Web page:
As a part of a special Shift series on Inventures 2022, we're presenting an episode for each of the seven content tracks featured at this year's event. This episode highlights Mission-Critical Moonshots and features an interview with Cole Rosentreter, founder and CEO of Pegasus Imagery. Pegasus builds and deploys autonomous drones to provides aerial data collection at scale, using AI systems to enable real-time data analytics.  Mission-Critical MoonshotsThe 1960s race for the moon spurred an explosion of technologies for everyday life. The moonshot mindset is motivating teams to achieve breakthroughs in quantum computing, fuel and propulsion, AI/ML, drones, logistics, data diagnostics and communications technologies. These extraordinary and everyday advancements are generating applications to make life on earth more sustainable, and life in space more possible. A major driving force enabling innovators to tackle moonshots is the incredible advancement in data science and AI. Human progress depends on the collection and analysis of data, which is becoming the new global currency.  Learn from the creators and entrepreneurs who are on the forefront of disruptive innovation as part of the Mission-Critical Moonshots knowledge track at Inventures 2022. Bio  Cole Rosentreter, Founder and CEO, Pegasus Imagery  Cole is the founder and CEO of Pegasus Imagery. Prior to Pegasus, Cole served 15 years in the Canadian Military with Princess Patricia’s Canadian Light Infantry as a paratrooper. In 2018, he founded Pegasus to develop intelligence-driven solutions capable of transforming complex challenges like wildfire management. Cole is also a graduate of Draper University, a 2020 NASA iTech semi-finalist, and a 2021 EY Entrepreneur of the Year finalist.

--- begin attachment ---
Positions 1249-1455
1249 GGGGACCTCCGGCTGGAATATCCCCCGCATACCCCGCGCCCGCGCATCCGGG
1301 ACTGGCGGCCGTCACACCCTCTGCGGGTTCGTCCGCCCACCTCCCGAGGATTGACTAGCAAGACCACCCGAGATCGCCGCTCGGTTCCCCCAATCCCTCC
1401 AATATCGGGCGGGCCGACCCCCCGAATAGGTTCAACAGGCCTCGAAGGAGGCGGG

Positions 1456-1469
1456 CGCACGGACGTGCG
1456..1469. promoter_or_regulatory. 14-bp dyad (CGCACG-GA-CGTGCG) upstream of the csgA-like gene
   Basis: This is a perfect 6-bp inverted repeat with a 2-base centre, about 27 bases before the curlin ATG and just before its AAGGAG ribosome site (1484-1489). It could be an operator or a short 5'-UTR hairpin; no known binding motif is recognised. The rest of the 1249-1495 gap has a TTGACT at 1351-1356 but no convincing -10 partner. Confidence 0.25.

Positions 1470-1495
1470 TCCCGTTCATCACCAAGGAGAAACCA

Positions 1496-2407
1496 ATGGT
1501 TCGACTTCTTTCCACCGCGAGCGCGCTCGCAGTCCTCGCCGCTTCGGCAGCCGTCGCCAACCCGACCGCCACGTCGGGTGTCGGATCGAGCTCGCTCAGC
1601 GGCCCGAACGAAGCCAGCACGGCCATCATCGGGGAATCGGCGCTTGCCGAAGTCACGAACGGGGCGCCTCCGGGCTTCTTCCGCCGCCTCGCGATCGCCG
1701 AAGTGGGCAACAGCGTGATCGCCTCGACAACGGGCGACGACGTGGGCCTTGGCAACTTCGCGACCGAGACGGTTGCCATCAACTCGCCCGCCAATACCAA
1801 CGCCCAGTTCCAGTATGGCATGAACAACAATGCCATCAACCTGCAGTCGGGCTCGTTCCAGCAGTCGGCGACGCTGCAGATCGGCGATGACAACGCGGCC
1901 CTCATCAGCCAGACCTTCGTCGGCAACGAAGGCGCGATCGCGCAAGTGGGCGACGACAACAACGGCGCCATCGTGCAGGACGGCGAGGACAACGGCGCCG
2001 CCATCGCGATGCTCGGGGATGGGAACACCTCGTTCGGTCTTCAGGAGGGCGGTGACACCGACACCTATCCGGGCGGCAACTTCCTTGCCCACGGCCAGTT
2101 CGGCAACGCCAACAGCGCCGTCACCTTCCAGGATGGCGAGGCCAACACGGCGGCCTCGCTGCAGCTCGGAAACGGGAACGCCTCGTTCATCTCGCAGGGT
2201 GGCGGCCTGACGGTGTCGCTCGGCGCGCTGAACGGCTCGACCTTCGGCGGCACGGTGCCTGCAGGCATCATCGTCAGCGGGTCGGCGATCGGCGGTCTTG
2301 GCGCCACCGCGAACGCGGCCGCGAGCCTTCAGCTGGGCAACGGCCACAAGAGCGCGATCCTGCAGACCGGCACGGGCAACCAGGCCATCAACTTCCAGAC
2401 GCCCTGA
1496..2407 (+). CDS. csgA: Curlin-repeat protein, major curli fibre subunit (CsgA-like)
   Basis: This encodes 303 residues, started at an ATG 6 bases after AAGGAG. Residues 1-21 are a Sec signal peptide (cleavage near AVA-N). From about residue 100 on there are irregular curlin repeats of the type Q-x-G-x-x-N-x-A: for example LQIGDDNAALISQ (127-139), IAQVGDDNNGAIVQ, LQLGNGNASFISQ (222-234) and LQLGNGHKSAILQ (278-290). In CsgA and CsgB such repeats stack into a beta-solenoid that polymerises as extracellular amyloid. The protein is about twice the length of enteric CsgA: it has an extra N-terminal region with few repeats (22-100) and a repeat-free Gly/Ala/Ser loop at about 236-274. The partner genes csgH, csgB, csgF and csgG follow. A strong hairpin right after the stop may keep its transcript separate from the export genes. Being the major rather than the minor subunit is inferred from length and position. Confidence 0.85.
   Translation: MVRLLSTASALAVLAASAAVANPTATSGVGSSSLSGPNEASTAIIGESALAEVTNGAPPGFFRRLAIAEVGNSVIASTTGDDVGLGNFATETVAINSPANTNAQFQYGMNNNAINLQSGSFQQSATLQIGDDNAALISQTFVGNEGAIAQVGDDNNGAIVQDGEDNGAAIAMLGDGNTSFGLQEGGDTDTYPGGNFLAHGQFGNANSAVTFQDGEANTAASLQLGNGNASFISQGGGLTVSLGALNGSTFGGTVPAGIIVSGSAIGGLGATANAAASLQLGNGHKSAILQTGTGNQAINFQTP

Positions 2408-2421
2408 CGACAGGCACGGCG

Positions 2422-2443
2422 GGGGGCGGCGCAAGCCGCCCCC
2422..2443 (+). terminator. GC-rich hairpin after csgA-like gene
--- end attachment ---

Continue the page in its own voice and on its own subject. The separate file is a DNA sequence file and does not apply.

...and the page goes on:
InnoTech Alberta recently received a $1.85 million grant from the Clean Resource Innovation Network. The grant, which was part of the network's reducing environmental footprint technology competition is being used to look at alternative technologies for well remediation, closure and to prevent methane leakage from abandoned well bores. Estimates suggest there are over 90, 000 inactive wells in Alberta alone, with approximately 54,000 wells leaking methane into the atmosphere in Alberta and Canada. In addition, there are close to 258,000 wells that will be inactive within the next 10 years that need sub surface closure activity before the wells can then be remediated at surface and the facilities can be taken out. We talk with Bonnie Drozdowski, director of environmental services and Fred Wassmuth, manager of Institute Recovery about this project. We also dive into other projects InnoTech Alberta are working on.BiosBonnie DrozdowskiBonnie has ten years of experience managing and participating in multifaceted projects including integrating business and science to generate creative practical solutions and business opportunities in the environmental industry in Canada in various different industries including, upstream oil and gas, mineable and in-situ oil sands, coal mining, sand and gravel, diamond mining, forestry, pulp and paper and waste management. Her key areas of interest include: soil and water conservation; waste and soil management; reclamation and remediation; & emerging technologies applicable to the environmental industry. She is primarily interested in opportunities that will allow her to use her strong technical background in environmental sciences while focusing on a high performance culture and innovative and effective project execution.Fred WassmuthFred has a broad background in investigating unconventional oil recovery, in particular improved waterflooding heavy oil, enhanced tight oil recovery and the application of conformance control technologies. He's been involved with traditional chemical flooding methods such as polymer and various surfactant processes, and focused his efforts on several field projects to demonstrate the commercial application of improved water flooding heavy oils in Western Canada. More recently, he started a joint industry research program on improving oil recovery from tight reservoirs. His team includes engineers, geologists, chemists, and physicists with the objective to develop enhanced oil recovery processes. The team has devised a set of sequential evaluations that move the technology from concept to the field application.